Sharon Jones and the Dap-Kings

When listening to current R&B, one might marvel at its distinct lack of anything resembling either rhythm or blues. Modern-day studio auteurs like D'Angelo, Raphael Saadiq and even the abstract Madlib have certainly helped reanimate the tradition of classic Stevie Wonder-esque production, though their antiseptic arrangements usually end up pumping about as much funk as a can of Lysol. Sadly, today's most eminent archeologists of soul's late-'60s/early-'70s Golden Age have been semi-ironic indie-rock groups like the Make-Up and the Jon Spencer Blues Explosion. And DJ Shadow should be pinned with either a medal or a lethal injection for his role in popularizing the art of crate-digging for obscure old soul records -- a practice that threatens to deplete hip-hop's ever-dwindling supply of sample-ready breaks.

Luckily, Sharon Jones and the Dap-Kings have set out to replenish the world's natural resources of drumbeats and basslines, in the meantime hatching some Grade A, farm-fresh funk.

This is not the slick, over-studied groove of Medeski, Martin and Wood. This is raw, jagged, Soul Revue-style R&B -- the kind James Brown belted out on stage at the Apollo and the MGs chicken-scratched at the Stax studios in Memphis. Frontwoman Jones spreads on her Southern-belle sass as thick as Patti Drew, Gordy-era Gladys Knight and the Godfather's own protégé, Marva Whitney, used to. Tracks like "Give Me a Chance" and "Make It Good to Me" wring every last ounce of bitter animus out of a jilted lover's broken heart. Awash in brass and stinging Hammond organ, nerve-plucking guitars mesh with the rhythm section's jerking syncopation. Bringing it all full circle to the digital age is a horn-scorched cover of Janet Jackson's 1986 hit "What Have You Done for Me Lately," skinned of neon, breaded in grit and deep-fried in a bucketful of sweat.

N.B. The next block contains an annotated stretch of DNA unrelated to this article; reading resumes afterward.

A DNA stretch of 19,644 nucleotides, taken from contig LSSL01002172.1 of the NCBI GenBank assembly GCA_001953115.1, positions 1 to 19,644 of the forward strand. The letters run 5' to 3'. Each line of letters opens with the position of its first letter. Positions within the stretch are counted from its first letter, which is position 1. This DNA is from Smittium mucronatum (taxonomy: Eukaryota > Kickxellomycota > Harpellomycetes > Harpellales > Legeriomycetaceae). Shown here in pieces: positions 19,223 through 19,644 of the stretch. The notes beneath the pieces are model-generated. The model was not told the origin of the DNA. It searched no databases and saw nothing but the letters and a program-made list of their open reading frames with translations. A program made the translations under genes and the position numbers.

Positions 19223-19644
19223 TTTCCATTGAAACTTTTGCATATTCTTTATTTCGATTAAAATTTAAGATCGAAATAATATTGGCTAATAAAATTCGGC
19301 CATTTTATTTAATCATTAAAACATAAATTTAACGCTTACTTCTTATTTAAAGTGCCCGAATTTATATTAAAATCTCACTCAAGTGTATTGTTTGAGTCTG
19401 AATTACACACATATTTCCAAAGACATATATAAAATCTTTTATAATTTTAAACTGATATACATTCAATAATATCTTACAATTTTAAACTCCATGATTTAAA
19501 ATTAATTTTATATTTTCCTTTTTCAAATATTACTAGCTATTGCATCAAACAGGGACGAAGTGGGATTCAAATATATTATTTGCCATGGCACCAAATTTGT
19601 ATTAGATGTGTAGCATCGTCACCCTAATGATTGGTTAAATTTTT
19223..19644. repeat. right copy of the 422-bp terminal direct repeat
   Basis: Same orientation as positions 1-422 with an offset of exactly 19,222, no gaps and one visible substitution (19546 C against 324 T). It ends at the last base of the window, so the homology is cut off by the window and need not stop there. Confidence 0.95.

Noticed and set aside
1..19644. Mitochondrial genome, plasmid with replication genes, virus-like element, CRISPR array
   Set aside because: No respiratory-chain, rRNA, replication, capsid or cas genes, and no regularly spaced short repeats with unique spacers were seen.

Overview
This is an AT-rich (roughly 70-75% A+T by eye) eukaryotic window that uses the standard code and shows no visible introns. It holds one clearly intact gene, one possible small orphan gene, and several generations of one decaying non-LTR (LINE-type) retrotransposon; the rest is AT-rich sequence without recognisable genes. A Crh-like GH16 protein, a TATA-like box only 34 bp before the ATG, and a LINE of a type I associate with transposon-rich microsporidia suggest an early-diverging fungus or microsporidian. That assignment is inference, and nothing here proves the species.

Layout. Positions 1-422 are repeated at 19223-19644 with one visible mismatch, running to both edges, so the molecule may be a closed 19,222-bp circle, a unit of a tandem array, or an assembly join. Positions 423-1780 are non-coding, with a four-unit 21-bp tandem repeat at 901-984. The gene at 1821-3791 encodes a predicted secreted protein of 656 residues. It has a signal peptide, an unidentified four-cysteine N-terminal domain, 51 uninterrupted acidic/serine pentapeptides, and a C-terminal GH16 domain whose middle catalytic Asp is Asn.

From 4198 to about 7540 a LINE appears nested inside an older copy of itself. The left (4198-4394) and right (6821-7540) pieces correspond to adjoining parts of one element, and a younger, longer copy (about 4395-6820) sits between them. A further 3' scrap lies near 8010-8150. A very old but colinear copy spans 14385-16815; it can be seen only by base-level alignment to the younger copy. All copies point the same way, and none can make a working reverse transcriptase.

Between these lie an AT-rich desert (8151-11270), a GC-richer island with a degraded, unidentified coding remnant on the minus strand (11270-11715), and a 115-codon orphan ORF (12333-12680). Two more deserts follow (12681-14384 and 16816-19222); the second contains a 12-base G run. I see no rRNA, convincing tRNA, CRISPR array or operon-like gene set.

"Saviors of R&B" is surely too grand a tag for such an underground band on a tiny independent label, though the Dap-Kings seem capable of tossing out more heavy soul than a stadium full of Macy Grays. As authentic, unrelenting and compulsively danceable as Dap-Dippin' is, though, there's a faint aftertaste of the same retro-fad vapidity that birthed the swing, Latin and rockabilly revivals of the '90s. A stiff dose of unfiltered funk would, of course, be a perfect antidote to the placebo soul of modern radio. But if they're not careful, Sharon Jones and the Dap-Kings just might wind up as the Squirrel Nut Zippers of rhythm and blues.


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